Justice Society of America #1 review

Geoff Johns and Mikel Janín have joined forces to create a new 12-issue JSA series. It’s something a lot of readers have been looking forward to, seeing as the JSA hasn’t gotten a lot of panel time in recent years. Personally, I’m looking forward to seeing this creative team try something new with the book, but will the book also be good? Let’s have a look.

I think it’s a fine first issue as it does exactly what a first issue is supposed to do. It introduces a compelling protagonist (Huntress); it sets up the adventure that is to come and doesn’t waste any time doing so; it presents an interesting mystery that will (hopefully) have readers coming back for the next issue; and it has incredible artwork by Mikel Janín and Jordie Bellaire. But it’s not a flawless issue.

For one thing, Johns throws a bunch of exposition dumps at us. They are entirely functional and bring us up to speed, but I also find that the way they are written is a bit dull. It reads like a cold, factual summary of events that have transpired before the start of the issue, and I just don’t find it very entertaining to read for that reason. You could argue that it’s because Helena is the narrator, but even then I stand by my critique. Even if the main character is more to the point and serious, the narration still needs to be compelling in some way or another.

In that same vein, I’m not too happy with some of the dialogue, either. Most of it is concise and pushes the plot forward, but I can’t help but feel that it also sounds rather wooden. For example, there is a scene in the book where each of the new JSA members are being introduced. Every character drops a mandatory one-liner that is supposed to reveal something about their personality, but the lines they say all feel very uninspired. They read more like placeholders than actual sentences that you can expect to see in a final draft.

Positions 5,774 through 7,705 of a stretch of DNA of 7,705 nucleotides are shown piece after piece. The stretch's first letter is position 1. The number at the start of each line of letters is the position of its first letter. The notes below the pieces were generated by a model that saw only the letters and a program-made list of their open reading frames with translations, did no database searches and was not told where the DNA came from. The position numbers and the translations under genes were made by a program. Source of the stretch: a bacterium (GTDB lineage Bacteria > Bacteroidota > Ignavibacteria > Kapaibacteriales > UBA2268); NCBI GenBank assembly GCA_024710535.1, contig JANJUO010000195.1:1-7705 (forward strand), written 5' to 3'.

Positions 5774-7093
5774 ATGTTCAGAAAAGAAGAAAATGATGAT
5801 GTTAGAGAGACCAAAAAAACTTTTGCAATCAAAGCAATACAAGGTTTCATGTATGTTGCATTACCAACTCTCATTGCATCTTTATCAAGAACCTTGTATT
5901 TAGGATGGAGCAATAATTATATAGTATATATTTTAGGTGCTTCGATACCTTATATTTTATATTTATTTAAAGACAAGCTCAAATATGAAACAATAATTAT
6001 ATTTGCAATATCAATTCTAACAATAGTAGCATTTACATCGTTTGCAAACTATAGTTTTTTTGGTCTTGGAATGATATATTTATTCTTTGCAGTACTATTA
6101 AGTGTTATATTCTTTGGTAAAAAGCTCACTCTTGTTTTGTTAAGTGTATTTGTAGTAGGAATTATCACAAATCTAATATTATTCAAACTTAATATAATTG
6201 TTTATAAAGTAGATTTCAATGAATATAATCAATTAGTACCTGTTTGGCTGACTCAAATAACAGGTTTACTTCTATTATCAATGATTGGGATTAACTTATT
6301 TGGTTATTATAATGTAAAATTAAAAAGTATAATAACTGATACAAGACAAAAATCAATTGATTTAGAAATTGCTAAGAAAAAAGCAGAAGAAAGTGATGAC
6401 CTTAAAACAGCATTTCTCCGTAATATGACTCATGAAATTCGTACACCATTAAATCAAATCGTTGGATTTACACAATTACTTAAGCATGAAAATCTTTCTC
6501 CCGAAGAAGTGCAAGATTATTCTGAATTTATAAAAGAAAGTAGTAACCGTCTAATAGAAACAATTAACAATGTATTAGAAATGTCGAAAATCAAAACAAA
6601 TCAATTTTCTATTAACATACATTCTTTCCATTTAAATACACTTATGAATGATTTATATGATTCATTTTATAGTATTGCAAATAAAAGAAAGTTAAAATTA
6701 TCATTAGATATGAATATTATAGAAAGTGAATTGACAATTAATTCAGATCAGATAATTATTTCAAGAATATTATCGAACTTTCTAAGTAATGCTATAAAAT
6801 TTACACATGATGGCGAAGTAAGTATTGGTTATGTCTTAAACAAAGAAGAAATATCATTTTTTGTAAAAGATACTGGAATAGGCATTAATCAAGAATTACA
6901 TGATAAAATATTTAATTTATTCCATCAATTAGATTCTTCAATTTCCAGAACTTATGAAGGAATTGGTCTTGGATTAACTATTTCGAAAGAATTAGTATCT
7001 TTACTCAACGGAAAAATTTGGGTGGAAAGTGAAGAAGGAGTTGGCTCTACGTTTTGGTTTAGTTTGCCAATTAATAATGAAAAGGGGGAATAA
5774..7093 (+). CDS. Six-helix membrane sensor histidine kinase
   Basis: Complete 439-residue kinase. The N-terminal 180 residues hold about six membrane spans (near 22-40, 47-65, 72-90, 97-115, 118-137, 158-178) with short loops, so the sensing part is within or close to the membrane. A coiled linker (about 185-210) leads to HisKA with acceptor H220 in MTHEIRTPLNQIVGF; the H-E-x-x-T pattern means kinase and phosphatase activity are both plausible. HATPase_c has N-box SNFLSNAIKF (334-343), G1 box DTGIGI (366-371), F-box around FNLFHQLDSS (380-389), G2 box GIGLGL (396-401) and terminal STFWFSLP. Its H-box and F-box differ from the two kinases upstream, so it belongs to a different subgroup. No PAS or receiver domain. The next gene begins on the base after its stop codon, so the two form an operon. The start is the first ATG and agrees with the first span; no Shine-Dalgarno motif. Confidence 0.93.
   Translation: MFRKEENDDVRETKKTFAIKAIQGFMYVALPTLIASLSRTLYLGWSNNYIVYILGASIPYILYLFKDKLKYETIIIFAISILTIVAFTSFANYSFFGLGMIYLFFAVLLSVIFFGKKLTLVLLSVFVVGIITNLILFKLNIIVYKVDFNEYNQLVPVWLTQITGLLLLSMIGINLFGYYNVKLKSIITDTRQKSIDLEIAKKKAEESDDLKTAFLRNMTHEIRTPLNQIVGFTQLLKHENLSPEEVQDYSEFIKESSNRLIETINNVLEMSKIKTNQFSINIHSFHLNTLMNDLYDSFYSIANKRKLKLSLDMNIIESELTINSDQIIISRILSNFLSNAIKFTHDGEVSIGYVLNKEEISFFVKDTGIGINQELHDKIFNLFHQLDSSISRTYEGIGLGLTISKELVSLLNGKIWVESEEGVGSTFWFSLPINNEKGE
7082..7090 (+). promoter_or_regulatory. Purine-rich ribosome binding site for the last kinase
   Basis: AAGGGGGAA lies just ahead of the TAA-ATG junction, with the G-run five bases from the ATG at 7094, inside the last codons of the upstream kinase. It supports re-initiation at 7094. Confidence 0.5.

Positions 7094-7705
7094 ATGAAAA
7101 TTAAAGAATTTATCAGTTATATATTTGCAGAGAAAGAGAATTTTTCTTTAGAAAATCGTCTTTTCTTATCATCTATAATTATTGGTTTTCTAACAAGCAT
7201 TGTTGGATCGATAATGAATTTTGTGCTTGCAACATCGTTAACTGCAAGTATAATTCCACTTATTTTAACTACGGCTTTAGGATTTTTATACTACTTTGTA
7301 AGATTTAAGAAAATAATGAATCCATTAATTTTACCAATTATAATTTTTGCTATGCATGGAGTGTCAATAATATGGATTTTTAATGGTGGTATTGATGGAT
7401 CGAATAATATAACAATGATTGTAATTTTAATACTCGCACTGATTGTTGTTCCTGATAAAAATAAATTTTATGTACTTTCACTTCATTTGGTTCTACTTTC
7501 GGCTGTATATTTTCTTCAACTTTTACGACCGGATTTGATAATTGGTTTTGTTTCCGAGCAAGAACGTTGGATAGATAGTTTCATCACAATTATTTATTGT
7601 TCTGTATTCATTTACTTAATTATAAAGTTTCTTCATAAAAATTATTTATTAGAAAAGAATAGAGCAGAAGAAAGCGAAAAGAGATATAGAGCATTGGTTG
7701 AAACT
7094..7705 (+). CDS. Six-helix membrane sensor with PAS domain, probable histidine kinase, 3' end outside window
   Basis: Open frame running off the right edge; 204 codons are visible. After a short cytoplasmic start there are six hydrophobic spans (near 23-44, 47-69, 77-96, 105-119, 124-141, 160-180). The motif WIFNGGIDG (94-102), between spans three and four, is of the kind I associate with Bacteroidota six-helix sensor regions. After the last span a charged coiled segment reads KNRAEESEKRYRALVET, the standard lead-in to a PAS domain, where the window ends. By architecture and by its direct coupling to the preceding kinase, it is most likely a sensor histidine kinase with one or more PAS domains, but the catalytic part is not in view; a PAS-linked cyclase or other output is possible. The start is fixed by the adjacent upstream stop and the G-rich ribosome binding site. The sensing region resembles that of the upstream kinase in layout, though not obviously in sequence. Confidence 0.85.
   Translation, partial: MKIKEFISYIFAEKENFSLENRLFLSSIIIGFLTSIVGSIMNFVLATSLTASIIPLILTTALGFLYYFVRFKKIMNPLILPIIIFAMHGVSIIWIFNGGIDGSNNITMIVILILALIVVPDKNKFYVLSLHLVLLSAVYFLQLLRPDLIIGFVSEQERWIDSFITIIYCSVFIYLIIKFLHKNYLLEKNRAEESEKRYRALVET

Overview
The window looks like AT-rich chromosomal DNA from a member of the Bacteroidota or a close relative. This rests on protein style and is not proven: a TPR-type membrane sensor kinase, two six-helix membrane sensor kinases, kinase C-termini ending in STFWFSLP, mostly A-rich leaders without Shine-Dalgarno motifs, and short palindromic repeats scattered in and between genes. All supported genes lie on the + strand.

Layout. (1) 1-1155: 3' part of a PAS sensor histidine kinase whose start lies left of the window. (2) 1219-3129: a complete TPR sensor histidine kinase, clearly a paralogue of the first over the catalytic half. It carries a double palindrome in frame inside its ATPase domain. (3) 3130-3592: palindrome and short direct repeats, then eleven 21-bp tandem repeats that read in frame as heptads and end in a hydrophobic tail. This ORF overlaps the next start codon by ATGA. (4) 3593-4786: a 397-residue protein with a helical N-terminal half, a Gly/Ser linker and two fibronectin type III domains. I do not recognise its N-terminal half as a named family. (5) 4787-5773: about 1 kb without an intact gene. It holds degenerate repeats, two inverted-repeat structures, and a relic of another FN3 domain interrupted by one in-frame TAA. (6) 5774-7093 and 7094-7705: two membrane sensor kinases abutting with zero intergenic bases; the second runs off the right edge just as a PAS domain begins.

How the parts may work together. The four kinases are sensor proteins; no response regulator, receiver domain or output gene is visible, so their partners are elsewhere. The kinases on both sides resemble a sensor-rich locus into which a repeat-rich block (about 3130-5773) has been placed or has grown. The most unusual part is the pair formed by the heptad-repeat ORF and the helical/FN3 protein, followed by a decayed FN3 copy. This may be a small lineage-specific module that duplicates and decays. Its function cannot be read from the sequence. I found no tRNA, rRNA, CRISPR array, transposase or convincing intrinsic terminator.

Speaking of these new JSA members, this team-up seems pretty random to me. I’m not sure why Helena would select these particular individuals to join her team, and it certainly doesn’t help that the book isn’t giving us any good reasons as to why these characters are here. It makes the book seem less focused than it probably should be.

All of that being said, it’s still a very fun comic. While the dialogue and narration isn’t fantastic, Johns does structure the issue incredibly well. From the first page, there’s a buildup to a plot twist that occurs toward the end, which is also the inciting incident that sends Helena on a time traveling quest for justice. The plot twist occurs at exactly the right moment for maximum impact, and I was genuinely surprised when it happened, so in my opinion it works, and it’s why this comic is worth reading. Of course it remains to be seen how the series will hold up as it goes on, but I think it’s off to a pretty good start, despite the aforementioned flaws.

As for the art, Janín and Bellaire are killing it, as always. I love how they render all the various JSA members: they all look so vastly different and yet they look great together on the page. I’d say that it’s mainly Bellaire’s excellent coloring that creates a cohesive aesthetic on each and every page. The action is also incredible: the different angles and panel shapes and sizes, as well as the various perspectives, really create a kinetic, fast-moving action comic that I’m sure most comic fans will love to see. The only thing that doesn’t work for me is the fact that different guest artists come in to each draw a page that’s a flashback to the classic JSA in the past. Don’t get me wrong, the likes of Ordway, Kolins, Lieber and Peterson are all fine cartoonists, but their styles are so different from Janín’s that, aesthetically, these pages feel more like interruptions than interesting callbacks to me. I’d rather have Janín draw the entire book—he can easily handle those callbacks himself.

Recommended if…

  • You’re open to a different take on the JSA.
  • Huntress is your favorite character.
  • Janín and Bellaire—nuff said.

Overall: It’s a solid book, but it could’ve been better. The dialogue and narration doesn’t always flow well and the team roster seems very random. That said, the pacing, plot structure and cliffhanger at the end are pretty well executed, and the art throughout is amazing. All in all it’s still a good read!

Score: 7/10

Disclaimer: DC Comics provided Batman News with a copy of this comic for the purpose of this review.